Iran announced via its ambassador to the International Atomic Energy Agency, Ali Asghar Soltanieh, that it is considering the possibility of reviewing its uranium enrichment program, as long as there is an international consensus guaranteeing Iran access to nuclear fuel on a constant basis. The seriousness of Iran’s claim was met with international skepticism , especially when the French Foreign Ministry pointed out that this same proposal was made by the 5 + 1 group (UN Security Council + Germany), while French sources called for caution regarding Soltanieh’s statement, lest he be merely just testing the waters.
Of course nobody can guarantee the sincerity of Iran’s intentions, but those that follow the course of Iranian current events and patterns, not to mention the conduct of its allies in the region, specifically Hamas and Hezbollah, may feel that by making such a statement the Iranians are trying to pursue their interests with regards to the American Presidential elections, and nothing more.
With the US elections fast approaching, the debates on electoral issues between Republican nominee John McCain and Democratic nominee Barack Obama intensify, turning the issue of Iran and its Nuclear program to something of a punching bag, especially after Obama’s revelation that were he to become President of the United States negotiations with Iran would be a possibility. And so any Iranian threat or escalation would make life harder for the Democrats, and enhance the changes of the Republican McCain, whose presidency would clash with the interests of Iran.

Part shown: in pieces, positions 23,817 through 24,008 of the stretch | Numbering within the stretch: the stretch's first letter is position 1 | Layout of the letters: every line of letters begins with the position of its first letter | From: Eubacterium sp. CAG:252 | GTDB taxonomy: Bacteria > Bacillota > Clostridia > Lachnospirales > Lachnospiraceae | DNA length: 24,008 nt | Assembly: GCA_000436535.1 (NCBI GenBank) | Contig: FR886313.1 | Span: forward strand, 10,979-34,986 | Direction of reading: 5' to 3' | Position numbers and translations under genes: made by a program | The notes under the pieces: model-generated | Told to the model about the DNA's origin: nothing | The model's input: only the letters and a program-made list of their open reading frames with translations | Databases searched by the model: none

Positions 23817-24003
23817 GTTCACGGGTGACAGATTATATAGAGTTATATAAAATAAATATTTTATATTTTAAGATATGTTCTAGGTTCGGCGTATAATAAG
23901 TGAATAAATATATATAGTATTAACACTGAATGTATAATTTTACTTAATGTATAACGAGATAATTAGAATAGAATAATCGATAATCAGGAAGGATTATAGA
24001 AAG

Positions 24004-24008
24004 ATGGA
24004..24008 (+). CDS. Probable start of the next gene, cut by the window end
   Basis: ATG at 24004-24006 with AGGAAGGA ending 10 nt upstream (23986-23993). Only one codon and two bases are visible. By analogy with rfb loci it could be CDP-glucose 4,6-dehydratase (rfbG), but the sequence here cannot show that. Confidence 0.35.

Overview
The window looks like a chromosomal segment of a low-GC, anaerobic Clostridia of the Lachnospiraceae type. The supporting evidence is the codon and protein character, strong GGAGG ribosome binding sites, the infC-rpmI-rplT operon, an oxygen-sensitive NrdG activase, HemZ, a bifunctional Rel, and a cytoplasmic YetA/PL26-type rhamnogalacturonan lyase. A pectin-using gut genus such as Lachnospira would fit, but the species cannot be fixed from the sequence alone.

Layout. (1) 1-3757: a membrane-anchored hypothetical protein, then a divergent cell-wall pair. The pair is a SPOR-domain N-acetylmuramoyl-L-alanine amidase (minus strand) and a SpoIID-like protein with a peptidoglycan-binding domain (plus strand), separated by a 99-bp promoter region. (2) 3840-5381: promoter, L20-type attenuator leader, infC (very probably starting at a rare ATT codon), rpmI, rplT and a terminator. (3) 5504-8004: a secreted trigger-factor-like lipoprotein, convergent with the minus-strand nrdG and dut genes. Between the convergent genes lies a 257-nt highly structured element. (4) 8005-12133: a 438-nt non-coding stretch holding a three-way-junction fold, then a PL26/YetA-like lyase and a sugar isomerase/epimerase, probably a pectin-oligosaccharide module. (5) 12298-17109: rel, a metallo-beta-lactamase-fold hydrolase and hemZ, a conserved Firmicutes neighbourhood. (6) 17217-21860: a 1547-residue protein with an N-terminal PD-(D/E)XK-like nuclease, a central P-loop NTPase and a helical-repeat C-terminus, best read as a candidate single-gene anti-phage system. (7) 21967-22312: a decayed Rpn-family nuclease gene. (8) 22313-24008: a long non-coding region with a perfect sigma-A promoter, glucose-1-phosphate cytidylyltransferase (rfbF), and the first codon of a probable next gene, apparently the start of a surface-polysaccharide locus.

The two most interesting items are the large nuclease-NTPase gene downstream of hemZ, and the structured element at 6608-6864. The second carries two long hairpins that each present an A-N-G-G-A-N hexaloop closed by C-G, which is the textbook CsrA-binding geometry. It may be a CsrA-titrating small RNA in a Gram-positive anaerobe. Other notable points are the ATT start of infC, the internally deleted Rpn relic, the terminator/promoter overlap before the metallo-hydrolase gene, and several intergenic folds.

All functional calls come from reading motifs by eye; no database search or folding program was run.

The result of this is an Iranian commitment to calm for the next two months, and the withdrawal of any pretext of turning Iran into a political football to be kicked between the two Presidential hopefuls, which can be interpreted as an Iranian endorsement for Democratic nominee Barack Obama.
At this juncture it is important to recall the statement made by Iran’s Foreign Minister, Manouchehr Mottaki, in New York recently; when he said relations between Washington and Tehran cannot be improved until changes to U.S. foreign policy are implemented after the election of a new President. Indeed Mottaki said that changes in U.S. foreign policy must aim not only to open the door to countries in the Middle East, but to other countries in the world too. This means an open-door policy to Iran, although Tehran has accused anyone with ties to Washington of dependency and subordination, yet today Mottaki wants Washington to turn it’s attentions to Iran.
With the overwhelming economic crisis on the minds of the American voters, all McCain needs to strengthen his position is the emergence of any sign of danger to American national security. The easiest way to achieve this is a new threat or escalation from Iran. Many U.S. analysts are talking about McCain’s need for a national security concern to replace the financial crisis issue in the news. This is what took place last time when Bin Laden released a speech on the eve of the presidential election, allowing George Bush to win a second term in office.
It appears that the Iranians are well aware of this, especially since we are just five weeks away from the US presidential elections, and we hope that they put more consideration into suspending their nuclear program then their Interior Minster did in obtaining his PhD.